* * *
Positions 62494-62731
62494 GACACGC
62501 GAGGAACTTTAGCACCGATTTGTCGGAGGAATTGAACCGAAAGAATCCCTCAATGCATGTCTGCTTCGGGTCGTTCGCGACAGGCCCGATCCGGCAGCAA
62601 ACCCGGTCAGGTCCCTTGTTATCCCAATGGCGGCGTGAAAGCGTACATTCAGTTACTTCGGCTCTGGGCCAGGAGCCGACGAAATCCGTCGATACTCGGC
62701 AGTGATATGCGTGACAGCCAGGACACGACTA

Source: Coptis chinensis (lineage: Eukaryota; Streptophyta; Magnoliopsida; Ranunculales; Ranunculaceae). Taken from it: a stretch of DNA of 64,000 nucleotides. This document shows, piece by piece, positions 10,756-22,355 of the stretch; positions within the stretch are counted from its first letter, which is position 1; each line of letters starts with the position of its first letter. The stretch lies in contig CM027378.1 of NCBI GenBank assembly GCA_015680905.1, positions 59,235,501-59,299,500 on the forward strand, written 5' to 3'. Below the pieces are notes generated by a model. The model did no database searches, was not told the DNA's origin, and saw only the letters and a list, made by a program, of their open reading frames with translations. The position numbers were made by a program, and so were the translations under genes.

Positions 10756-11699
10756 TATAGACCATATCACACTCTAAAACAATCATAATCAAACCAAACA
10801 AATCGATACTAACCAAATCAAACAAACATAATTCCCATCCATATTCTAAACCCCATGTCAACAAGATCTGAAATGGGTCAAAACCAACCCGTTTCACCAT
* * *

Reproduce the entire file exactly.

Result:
Positions 62494-62731
62494 GACACGC
62501 GAGGAACTTTAGCACCGATTTGTCGGAGGAATTGAACCGAAAGAATCCCTCAATGCATGTCTGCTTCGGGTCGTTCGCGACAGGCCCGATCCGGCAGCAA
62601 ACCCGGTCAGGTCCCTTGTTATCCCAATGGCGGCGTGAAAGCGTACATTCAGTTACTTCGGCTCTGGGCCAGGAGCCGACGAAATCCGTCGATACTCGGC
62701 AGTGATATGCGTGACAGCCAGGACACGACTA

Source: Coptis chinensis (lineage: Eukaryota; Streptophyta; Magnoliopsida; Ranunculales; Ranunculaceae). Taken from it: a stretch of DNA of 64,000 nucleotides. This document shows, piece by piece, positions 10,756-22,355 of the stretch; positions within the stretch are counted from its first letter, which is position 1; each line of letters starts with the position of its first letter. The stretch lies in contig CM027378.1 of NCBI GenBank assembly GCA_015680905.1, positions 59,235,501-59,299,500 on the forward strand, written 5' to 3'. Below the pieces are notes generated by a model. The model did no database searches, was not told the DNA's origin, and saw only the letters and a list, made by a program, of their open reading frames with translations. The position numbers were made by a program, and so were the translations under genes.

Positions 10756-11699
10756 TATAGACCATATCACACTCTAAAACAATCATAATCAAACCAAACA
10801 AATCGATACTAACCAAATCAAACAAACATAATTCCCATCCATATTCTAAACCCCATGTCAACAAGATCTGAAATGGGTCAAAACCAACCCGTTTCACCAT